Cycle News

Cycle News 2020 Issue 16 April 21

Cycle News is a weekly magazine that covers all aspects of motorcycling including Supercross, Motocross and MotoGP as well as new motorcycles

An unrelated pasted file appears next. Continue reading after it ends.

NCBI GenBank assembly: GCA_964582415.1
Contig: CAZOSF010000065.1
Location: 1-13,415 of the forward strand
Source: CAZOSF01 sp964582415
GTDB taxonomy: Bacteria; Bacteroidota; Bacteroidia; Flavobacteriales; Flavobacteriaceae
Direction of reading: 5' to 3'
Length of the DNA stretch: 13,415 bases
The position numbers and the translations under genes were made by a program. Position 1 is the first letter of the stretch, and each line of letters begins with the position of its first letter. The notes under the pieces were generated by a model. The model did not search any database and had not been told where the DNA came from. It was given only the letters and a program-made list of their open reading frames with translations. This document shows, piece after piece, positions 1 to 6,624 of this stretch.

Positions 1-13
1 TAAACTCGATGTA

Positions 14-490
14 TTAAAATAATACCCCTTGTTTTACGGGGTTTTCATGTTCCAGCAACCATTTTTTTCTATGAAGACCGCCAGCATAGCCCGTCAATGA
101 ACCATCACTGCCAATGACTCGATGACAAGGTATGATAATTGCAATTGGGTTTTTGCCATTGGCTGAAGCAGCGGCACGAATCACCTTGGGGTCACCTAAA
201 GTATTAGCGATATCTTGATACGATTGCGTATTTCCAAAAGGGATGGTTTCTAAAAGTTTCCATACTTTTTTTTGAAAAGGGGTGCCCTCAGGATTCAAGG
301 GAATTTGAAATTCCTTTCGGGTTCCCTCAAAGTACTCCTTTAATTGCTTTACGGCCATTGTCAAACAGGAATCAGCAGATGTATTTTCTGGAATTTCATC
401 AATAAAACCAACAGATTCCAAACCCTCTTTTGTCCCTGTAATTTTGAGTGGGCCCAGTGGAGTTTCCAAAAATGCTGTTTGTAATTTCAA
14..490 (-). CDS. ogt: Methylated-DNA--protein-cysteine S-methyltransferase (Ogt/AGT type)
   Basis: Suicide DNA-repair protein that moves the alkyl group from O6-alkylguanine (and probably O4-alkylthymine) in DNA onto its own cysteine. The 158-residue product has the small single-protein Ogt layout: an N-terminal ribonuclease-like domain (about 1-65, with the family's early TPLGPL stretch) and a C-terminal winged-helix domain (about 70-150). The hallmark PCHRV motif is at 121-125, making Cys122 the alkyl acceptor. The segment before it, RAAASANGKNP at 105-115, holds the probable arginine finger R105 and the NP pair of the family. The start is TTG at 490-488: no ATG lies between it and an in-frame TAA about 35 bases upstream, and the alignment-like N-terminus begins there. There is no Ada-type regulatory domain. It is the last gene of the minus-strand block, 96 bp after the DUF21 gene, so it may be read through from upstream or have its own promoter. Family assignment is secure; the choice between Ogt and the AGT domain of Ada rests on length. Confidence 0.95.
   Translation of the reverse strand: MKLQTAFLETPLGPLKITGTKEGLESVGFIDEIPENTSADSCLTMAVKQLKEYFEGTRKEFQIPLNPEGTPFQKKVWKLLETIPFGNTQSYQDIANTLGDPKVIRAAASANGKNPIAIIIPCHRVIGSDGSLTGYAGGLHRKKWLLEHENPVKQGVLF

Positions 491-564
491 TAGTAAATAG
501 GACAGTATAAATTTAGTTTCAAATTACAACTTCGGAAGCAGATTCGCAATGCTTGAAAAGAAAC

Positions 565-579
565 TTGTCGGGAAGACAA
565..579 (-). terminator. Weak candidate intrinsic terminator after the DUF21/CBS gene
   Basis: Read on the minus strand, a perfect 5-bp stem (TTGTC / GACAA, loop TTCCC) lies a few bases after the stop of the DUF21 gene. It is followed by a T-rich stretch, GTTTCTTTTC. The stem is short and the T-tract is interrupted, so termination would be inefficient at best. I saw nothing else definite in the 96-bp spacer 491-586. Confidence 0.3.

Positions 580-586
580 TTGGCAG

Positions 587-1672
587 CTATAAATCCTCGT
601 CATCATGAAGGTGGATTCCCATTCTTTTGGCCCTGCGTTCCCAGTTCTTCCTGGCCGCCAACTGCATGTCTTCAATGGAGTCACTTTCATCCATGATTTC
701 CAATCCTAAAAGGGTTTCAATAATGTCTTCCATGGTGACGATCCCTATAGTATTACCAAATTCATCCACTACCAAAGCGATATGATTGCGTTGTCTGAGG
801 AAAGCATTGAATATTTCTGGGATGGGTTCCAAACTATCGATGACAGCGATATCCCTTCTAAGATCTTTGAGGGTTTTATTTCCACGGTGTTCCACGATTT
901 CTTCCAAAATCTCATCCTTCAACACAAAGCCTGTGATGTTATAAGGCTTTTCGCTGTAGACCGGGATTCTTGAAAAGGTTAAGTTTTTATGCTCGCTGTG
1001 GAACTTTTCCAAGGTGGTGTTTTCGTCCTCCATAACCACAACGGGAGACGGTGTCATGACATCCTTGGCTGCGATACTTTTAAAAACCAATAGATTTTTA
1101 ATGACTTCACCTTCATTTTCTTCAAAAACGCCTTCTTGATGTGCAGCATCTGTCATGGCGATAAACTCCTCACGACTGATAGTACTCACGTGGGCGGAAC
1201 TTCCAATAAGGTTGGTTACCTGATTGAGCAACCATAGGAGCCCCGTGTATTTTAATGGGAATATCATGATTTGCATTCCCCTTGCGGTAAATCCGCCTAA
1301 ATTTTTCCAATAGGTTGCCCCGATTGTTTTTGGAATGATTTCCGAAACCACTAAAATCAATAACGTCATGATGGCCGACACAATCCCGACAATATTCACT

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CN III ARCHIVES A fter finishing fourth in the 1983 AMA Grand National Championship Series, a Texan by the name of Don "Bubba" Shobert wanted a factory Harley-Davidson dirt track ride in the worst way, but the company was already fielding a top-notch, three-rider squad. Honda, however, was looking to make a run for the title, and it needed good riders. Shobert was one of two men fit for the gig. "For '84, Harley had Springer, [Randy] Goss and [Scott] Parker, and me and Ricky Graham were like the next two guys in line," Shobert says. "Harley had a pretty full boat already. There was no- where else for me to go." It was hardly a second-class option, as Honda's once-laughed- at dirt track program had begun to turn around. Following Scott Pear- son's win at Louisville on the Honda NS750—an odd machine with an engine based on the company's CX500 street bike—Honda intro- duced its RS750, a "full-race" motor that would prove itself in competi- tion over the next four seasons. "It looked like it was working good enough that I could ride it, and it would be worth it for the money," Shobert recalls. Shobert was assigned to tuner Skip Eaken. Immediately, the two were successful. If it weren't for his listening to some bad advice at the St. Louis Short Track, which led to P96 which I won, while I was under ap- peal. Then when they ruled against me, the AMA took my points away from those two races and counted them as two of the nine. Yet when Bill Werner got caught cheating—he grabbed the wrong cylinder off the shelf, you know that deal—King got suspended for four races, but he got to keep the points he earned while he was under appeal. What did I ever do to them [AMA]?" The aftermath of the Shobert suspension was probably the most dramatic finish in AMA Grand National Series history. Shobert lost the '84 title to Graham by one point at the Springfield Mile. Even so, the magic was just beginning for Shobert and Honda, who went an altercation with fellow Texan Terry Poovey and a subsequent nine-race suspension for Shobert, he might have won the title in his first season with Honda. "Poovey wasn't with the Honda deal anymore, and he was kind of mad because we were doing good," Shobert recalls. "I had raced against him a lot growing up, and he was al- ways older than me. I took a lot of him stuffing me along the way. In St. Louis, it happened in practice. We were going down the straightaway, and he put me into the hay bales that were lining the track. I hit one and endoed. "Graham was my teammate, and he was in the pits, and he said, 'Man, if he'd done that to me, I would punch him!" Shobert did, got busted by the AMA, and effectively "boxed" himself out of title contention. Years later, Graham would admit that his sug- gestion was more calculated than emotional, though Shobert isn't as angry about that as he is about how the AMA handled the affair. "I fell for it," Shobert says, "but what gets me is that they suspended me for nine races, and I got to race at St. Louis and one more race, Bubba Shobert won his first flat track title in 1986. The Texan went on to win two more. BUBBA SHOBERT: THE ORIGINAL BY SCOTT ROUSSEAU

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